There wasn’t any bad luck, there weren’t any mental lapses — there were four goals and an overwhelming victory.
The men’s soccer team was all about offensive production at the Baker Field Complex in New York City on Saturday. Yale topped Columbia, 4-1, displaying its ability to come back from behind once again.
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The Bulldogs struggled to keep possession of the ball in the first half, as midfielder Jordan Raybould ’10 said the team needed to do. The squad lacked control in the midfield and allowed the Lions to apply pressure — the home team attacked with five shots in the period.
“Our technical ability definitely wasn’t there,” Raybould said. “Our ideas were good, but we were just mis-hitting passes.”
The Lions pushed through the Eli ranks and scored off a free kick from outside the 18-yard box 15 minutes into the game. The ball got knocked around in front of the goal before Columbia’s Shaun Rowatt directed it into the back of the net to take the lead, 1-0.
But for the fifth game in a row, the Bulldogs rebounded to even the score before the first stanza ran out. Midfielder Andy Shorten ’11 controlled a pass that deflected off him and a defender before drawing out Lion netminder Michael Testa and knocking an easy shot past the defender covering the goal.
“You never want to get behind, but this was a test of character,” head coach Brian Tompkins said. “To come from behind today, they passed with flying colors.”
The Elis began the second half with the score knotted at one, but with a marked improvement in play. The visitors managed 10 shots and racked up three goals in the period.
Raybould’s tiebreaking goal in the 75th minute was a hard shot on the ground from about 20 yards out. Nine minutes later, forward Aden Farina-Henry ’11 received the ball from midfielder Brad Rose ’11 — who blocked a Lion free kick — and knocked the ball beyond Testa’s reach.
Forward Kevin Pope ’10 added an exclamation point to an already decided game with less than three minutes remaining on the clock. Pope dribbled down the side of the field and beat his defender before fooling Testa and launching a shot into the net. Pope now leads the Bulldogs with three goals this season.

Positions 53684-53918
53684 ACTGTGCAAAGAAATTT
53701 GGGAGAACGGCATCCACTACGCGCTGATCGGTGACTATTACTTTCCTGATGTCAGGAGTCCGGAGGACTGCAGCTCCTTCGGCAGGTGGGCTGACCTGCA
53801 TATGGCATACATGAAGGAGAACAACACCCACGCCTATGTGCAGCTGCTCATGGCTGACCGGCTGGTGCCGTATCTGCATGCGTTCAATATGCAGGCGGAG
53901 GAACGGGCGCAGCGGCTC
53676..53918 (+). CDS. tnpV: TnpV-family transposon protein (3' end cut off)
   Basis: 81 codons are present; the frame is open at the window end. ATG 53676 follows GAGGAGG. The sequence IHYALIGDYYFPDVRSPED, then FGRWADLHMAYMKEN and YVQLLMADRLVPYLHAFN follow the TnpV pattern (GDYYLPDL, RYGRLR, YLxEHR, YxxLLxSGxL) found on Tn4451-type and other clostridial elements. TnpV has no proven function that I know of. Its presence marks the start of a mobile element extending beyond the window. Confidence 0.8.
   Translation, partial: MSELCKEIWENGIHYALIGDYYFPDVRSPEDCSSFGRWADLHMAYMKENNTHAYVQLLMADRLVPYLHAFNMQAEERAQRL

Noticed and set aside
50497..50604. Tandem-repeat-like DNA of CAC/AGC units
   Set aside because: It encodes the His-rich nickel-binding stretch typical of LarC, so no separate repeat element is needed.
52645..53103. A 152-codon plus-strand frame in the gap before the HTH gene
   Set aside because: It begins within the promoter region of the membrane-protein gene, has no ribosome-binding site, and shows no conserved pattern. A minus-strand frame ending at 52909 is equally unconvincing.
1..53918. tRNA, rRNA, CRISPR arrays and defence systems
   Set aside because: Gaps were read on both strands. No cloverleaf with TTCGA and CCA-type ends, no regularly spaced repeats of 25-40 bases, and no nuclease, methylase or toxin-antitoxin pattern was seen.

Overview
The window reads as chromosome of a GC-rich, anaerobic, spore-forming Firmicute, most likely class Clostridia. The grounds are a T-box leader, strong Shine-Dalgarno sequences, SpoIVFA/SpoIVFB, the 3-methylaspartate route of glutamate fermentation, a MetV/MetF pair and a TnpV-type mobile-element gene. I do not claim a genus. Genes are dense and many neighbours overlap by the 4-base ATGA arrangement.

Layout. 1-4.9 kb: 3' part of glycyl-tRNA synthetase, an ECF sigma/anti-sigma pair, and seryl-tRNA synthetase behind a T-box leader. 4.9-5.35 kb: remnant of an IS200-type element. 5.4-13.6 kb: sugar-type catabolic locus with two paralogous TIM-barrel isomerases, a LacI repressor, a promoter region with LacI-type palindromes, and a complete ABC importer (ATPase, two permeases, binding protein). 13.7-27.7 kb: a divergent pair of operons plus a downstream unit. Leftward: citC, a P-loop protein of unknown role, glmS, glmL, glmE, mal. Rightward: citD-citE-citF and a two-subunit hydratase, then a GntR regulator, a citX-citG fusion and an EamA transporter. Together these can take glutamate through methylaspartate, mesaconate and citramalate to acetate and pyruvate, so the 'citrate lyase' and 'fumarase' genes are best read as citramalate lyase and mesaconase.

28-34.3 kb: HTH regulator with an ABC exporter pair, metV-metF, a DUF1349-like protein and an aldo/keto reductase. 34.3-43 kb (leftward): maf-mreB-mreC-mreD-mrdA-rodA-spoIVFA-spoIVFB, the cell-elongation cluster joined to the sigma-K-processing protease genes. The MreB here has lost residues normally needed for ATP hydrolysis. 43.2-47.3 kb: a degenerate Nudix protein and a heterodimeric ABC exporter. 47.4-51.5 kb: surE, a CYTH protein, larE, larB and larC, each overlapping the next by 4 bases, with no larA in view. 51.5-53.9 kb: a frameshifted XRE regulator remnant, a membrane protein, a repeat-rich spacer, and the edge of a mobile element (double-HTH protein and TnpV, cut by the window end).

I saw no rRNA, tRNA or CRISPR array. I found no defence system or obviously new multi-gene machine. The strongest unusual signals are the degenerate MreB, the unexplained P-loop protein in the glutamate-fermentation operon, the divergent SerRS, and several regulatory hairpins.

“Two freshmen scored and two sophomores scored. That was pleasing to see,” Tompkins said. “Andy’s composure in front of the net was fantastic, and Jordan’s goal was very important. The other two were backbreakers.”
Saturday’s victory was the Bulldogs’ first Ivy win and their highest scoring game so far this year. The visitors saw one of the most drastic changes in play between periods, as Yale scored as many goals in one game as it had in the previous three matches.
In the first half the Elis had trouble setting a rhythm to their game, but after halftime they opened up the field to tire the Lions, Tompkins said. The Bulldogs’ improved play allowed them to get the ball to the now-high-scoring forwards, who put the game away.
“We played two games tonight,” captain and goalkeeper Erik Geiger ’08 said. “In one game we played our worst of the season, and in the other we played our best of the season. In the second [half] we just moved the ball a lot better. We were more deliberate in our buildup. We had more patience and we just picked them apart.”
Yale’s back line blocked two shots and allowed only one shot on goal, beginning the transition of the ball up the field. The defense was able to get the ball up to the center midfielders, Raybould and Eric Meyer ’11, who found the wing players or the two Eli strikers to create an attack on goal.
The match also saw a continued contribution from the freshman class, as two rookies scored and Rose assisted Farina-Henry’s goal.
The Elis still stand at sixth place in the Ancient Eight but will revel in the success they found in the Big Apple.
“I’m really proud of the guys for playing the way we did in the second half after playing the way we did in the first,” Geiger said. “To bounce back like that shows tremendous effort.”